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Soil Science Society of America Journal Abstract -

Boron Toxicity to Sycamore of Minesoil Mixed with Sewage Sludge Containing Glass Fibers1


This article in SSSAJ

  1. Vol. 48 No. 2, p. 389-393
    Received: May 19, 1983
    Accepted: Oct 23, 1983

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  1. John P. Vimmerstedt and
  2. Thomas N. Glover2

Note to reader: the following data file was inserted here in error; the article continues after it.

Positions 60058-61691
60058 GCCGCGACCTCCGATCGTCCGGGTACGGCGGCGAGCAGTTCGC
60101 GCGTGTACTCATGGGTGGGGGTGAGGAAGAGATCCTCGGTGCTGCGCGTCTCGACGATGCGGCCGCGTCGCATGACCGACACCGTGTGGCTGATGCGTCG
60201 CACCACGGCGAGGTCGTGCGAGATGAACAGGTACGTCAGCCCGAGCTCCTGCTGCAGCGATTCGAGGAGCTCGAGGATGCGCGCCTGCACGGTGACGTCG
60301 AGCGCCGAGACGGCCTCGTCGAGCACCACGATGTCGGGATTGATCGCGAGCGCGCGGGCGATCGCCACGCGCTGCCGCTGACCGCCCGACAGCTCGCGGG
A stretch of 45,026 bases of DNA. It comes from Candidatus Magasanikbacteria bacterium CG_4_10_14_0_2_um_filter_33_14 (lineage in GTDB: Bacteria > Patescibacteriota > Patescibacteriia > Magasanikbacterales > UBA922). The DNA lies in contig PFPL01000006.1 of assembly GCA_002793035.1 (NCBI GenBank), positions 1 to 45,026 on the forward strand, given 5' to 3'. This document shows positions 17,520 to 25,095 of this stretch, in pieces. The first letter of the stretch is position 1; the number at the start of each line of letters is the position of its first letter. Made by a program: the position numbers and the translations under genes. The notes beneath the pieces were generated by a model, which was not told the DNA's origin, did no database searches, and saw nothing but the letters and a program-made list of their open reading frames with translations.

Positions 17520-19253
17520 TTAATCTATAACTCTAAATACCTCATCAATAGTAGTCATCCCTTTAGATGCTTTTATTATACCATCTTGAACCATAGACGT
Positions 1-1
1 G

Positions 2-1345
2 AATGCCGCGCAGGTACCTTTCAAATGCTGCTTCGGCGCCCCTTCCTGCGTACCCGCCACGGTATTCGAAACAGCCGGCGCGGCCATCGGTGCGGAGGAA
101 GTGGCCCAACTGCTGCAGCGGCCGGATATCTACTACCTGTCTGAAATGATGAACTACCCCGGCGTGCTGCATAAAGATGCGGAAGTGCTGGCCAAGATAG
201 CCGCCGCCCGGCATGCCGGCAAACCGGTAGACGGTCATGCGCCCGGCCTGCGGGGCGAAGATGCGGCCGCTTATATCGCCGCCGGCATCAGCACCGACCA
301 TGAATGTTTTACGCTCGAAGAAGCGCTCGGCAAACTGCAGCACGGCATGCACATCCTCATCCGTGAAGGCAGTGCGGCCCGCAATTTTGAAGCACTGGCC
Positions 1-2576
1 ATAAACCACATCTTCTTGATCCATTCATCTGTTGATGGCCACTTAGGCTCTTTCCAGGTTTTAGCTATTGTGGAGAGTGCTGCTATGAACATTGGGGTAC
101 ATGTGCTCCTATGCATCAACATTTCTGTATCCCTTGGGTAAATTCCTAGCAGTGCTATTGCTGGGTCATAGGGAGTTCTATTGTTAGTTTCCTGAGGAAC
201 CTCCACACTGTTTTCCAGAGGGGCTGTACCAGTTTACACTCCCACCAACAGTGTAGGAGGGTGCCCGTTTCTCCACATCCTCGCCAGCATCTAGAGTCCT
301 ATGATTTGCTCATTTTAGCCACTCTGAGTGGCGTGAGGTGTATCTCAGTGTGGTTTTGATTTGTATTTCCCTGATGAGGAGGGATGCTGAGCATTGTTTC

Acid, infertile, erosive, barren “orphan” coal minesoils are a regional problem in the eastern coal fields. Learning how to establish permanent forest ecosystems on these minesoils is a goal of reclamation research in Ohio. This greenhouse research tested Newark, Ohio sewage sludge at 70, 160, 250, and 340 Mg ha−1 as treatments to promote growth of American sycamore (Platanus occidentalis L.) seedlings in toxic minesoils. Sycamore seed did germinate and grow in sludge-amended minesoil, whereas growth was nil in the absence of sewage sludge. Soil pH, available P, exchangeable K and Ca, available Zn and extractable B all increased with sludge addition, but exchangeable Mg, available Mn and CEC declined. Regressions of N, P, K, Ca, Fe, and Cu content of seedlings on rate of sludge addition were significant and positive; a similar regression for manganese was significant and negative. Stress symptoms appearing on lower leaves of sycamore seedlings grown in sludge-minesoil mixtures matched boron toxicity symptoms of sycamore produced in solution cultures containing 2 or 4 mg kg−1 of B and in mixtures of glass fiber insulation, a component of the sludge, with peat and vermiculite.

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